2) Vladimir Vladimirovich Nabokov, Lolita.  Pessl directly references Nabokov on several occasions in Special Topics, and has professed great admiration for the author personally.  Lolita is referenced frequently, and readers of Special Topics may want to pick this up simply because it was mentioned so many times.  This novel is much more shocking and tragic, however, than Pessl’s novel.

3) Jeffrey Eugenides, Middlesex.  This award-winning coming-of-age novel is very different from the plot of Special Topics, but the authors build the story the same way and create their eccentric and likable main protagonists the same way.  If you were a fan of Blue van Meer, you would also be a fan of Middlesex’s Calliope.

3 Relevant Nonfiction Works

1) Jay Robert Nash, Among the Missing: An Anecdotal History of Missing Persons from 1800 to the Present.  Books on missing persons are frequently discussed in the novel, and a reader may be curious enough to want to pick up material on the subject.

2) Maggie De Vries, Missing Sarah: A Vancouver Woman Remembers Her Vanished Sister.  Same reason as the above, but this one has more in common with the theme of Hannah and her mysterious past and weird fascination with missing people.

3) Robert Nozick, Anarchy, State, and Utopia.  Without giving away too much, this book would interest those who wish to learn about the political organization that comes up at the end of the novel.

Name: Rebecca C.

Neverwhere

September 28, 2011

Author: Gaiman, Neil

Title: Neverwhere

Genre:  Urban Fantasy

Publication Date: 1996

Number of Pages: 370 p.

Geographical Setting: London

Time Period: present day

Series: N/A

Plot Summary: In this gritty urban fantasy, an ordinary character suddenly finds himself thrust into a wonderfully dark and twisted adventure.  Richard Meyhew is an average Scottish bloke living in London who leads an ordinary life, is engaged to a
beautiful woman and is happily moving up the corporate ladder.  His world is turned upside down, however, when he finds a strange young woman bleeding on the side of the road one night.   The appearance of two villainous men who are on her trail and her display of strange talents lead Richard to suspect she is no ordinary woman.  His desire to help her leads him into a series of amazing adventures in “London Below,” a bizarre society under the street of London filled with otherworldly characters, mythic beasts and sudden violence that force Richard to discover parts of himself that he did not know existed.  The blend of literary illusions, nonstop action, interesting characters, and an intricately plotted quest that takes place in the parallel world of London’s underground make this a compelling read.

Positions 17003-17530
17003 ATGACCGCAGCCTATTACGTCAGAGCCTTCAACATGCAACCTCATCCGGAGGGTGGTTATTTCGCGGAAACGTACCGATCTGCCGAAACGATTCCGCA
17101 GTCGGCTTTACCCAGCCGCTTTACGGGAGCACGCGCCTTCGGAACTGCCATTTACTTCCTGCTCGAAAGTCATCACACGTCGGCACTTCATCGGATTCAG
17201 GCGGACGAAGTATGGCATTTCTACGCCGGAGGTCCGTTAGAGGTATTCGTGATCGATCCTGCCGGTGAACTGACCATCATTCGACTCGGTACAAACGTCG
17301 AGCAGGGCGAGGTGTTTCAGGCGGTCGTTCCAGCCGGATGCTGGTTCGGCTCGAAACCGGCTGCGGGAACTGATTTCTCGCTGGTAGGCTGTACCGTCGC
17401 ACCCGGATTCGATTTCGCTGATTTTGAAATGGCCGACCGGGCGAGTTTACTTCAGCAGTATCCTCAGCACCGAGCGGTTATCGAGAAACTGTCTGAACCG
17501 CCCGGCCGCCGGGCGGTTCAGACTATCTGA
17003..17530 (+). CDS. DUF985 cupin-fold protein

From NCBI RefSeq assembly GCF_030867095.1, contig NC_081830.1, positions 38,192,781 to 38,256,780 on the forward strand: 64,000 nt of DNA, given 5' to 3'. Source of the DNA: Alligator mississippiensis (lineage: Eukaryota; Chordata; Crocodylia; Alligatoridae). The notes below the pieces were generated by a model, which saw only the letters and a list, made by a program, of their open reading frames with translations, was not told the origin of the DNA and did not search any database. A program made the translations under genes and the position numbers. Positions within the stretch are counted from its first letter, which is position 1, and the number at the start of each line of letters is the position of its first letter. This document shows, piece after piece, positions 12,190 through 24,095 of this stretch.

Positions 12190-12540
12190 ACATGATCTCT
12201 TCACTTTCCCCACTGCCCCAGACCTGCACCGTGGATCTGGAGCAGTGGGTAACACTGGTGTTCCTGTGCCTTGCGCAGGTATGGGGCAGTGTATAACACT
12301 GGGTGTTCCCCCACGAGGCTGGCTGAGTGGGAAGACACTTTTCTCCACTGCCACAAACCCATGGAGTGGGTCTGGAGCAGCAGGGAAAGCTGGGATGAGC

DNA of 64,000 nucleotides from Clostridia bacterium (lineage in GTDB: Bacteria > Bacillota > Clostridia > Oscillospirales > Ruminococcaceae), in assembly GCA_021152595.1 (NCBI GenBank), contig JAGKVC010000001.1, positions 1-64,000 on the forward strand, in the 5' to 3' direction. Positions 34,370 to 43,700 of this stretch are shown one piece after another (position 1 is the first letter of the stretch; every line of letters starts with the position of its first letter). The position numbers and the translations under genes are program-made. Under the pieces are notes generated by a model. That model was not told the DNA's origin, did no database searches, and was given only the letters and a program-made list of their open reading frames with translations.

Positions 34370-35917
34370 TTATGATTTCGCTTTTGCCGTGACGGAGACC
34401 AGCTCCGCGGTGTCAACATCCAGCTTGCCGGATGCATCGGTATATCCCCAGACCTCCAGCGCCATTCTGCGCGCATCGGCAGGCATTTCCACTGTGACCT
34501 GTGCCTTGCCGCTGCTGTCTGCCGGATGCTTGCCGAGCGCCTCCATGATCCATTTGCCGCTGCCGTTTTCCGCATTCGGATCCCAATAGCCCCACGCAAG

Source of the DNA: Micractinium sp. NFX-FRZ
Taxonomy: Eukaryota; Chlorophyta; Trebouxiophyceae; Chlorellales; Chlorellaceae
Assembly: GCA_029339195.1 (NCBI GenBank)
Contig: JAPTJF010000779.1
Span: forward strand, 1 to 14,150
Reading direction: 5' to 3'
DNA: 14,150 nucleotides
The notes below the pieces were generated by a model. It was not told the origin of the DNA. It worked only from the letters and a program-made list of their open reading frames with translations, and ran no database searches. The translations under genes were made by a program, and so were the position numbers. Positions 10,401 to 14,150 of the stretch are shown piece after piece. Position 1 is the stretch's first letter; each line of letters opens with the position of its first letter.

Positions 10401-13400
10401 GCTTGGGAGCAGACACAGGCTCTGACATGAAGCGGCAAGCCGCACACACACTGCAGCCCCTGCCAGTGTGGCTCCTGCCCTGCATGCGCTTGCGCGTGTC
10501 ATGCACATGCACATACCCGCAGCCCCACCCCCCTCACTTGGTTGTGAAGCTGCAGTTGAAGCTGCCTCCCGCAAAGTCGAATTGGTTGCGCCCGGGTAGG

Subject Headings:

Underground homeless persons Fiction; Underground areas Fiction; Businessmen Fiction; Subways Fiction; London (England) Fiction;
Fantasy fiction; Horror fiction.

Appeal Terms:

Dark fantasy; menacing atmosphere; nightmarish; intricate;
dangerous situations; edgy; gritty; eccentric characters; intruiging plot
twists; contemporary urban setting; witty; imaginative and surreal.

Three Words That Describe This Book: dark fantasy, edgy, intricate

Three relevant
authors and works (Fiction):

Terry Pratchett, The
Color of Magic.  
Book one of a
series, this novel tells the story of a tourist named Twoflower and a wizard as
they journey through a magical world.
Gaiman fans should enjoy the British humor and hapless protagonist.

Charles de Lint, The
Painted Boy
. The pioneer of urban fantasy, de Lint writes about fantastic
worlds that are parallel to ours.

Steven Millhauser, We
Others: New and Selected Stories
.  Millhauser
writes imaginative and thoughtful stories that are often allegories.  This collection features a vivid and
fantastic world peopled with offbeat but sympathetic characters.

Three relevant
authors and works (Nonfiction):

Marjorie Braymen , Atlantis, the
Biography of a Legend
.  This book examines
the legends of several centuries concerning the existence of Atlantis, the city
lost to the sea.

J.Mordaunt Crook The British
Museum
.  This reference book tells you everything you
need to know about the history and the collection contained at the British
Museum.

W.J. Passingham Romance of
London’s Underground
.  A unique history of
London’s subways the will explain origins of the names of the stops described
in Neverwhere.

Meghan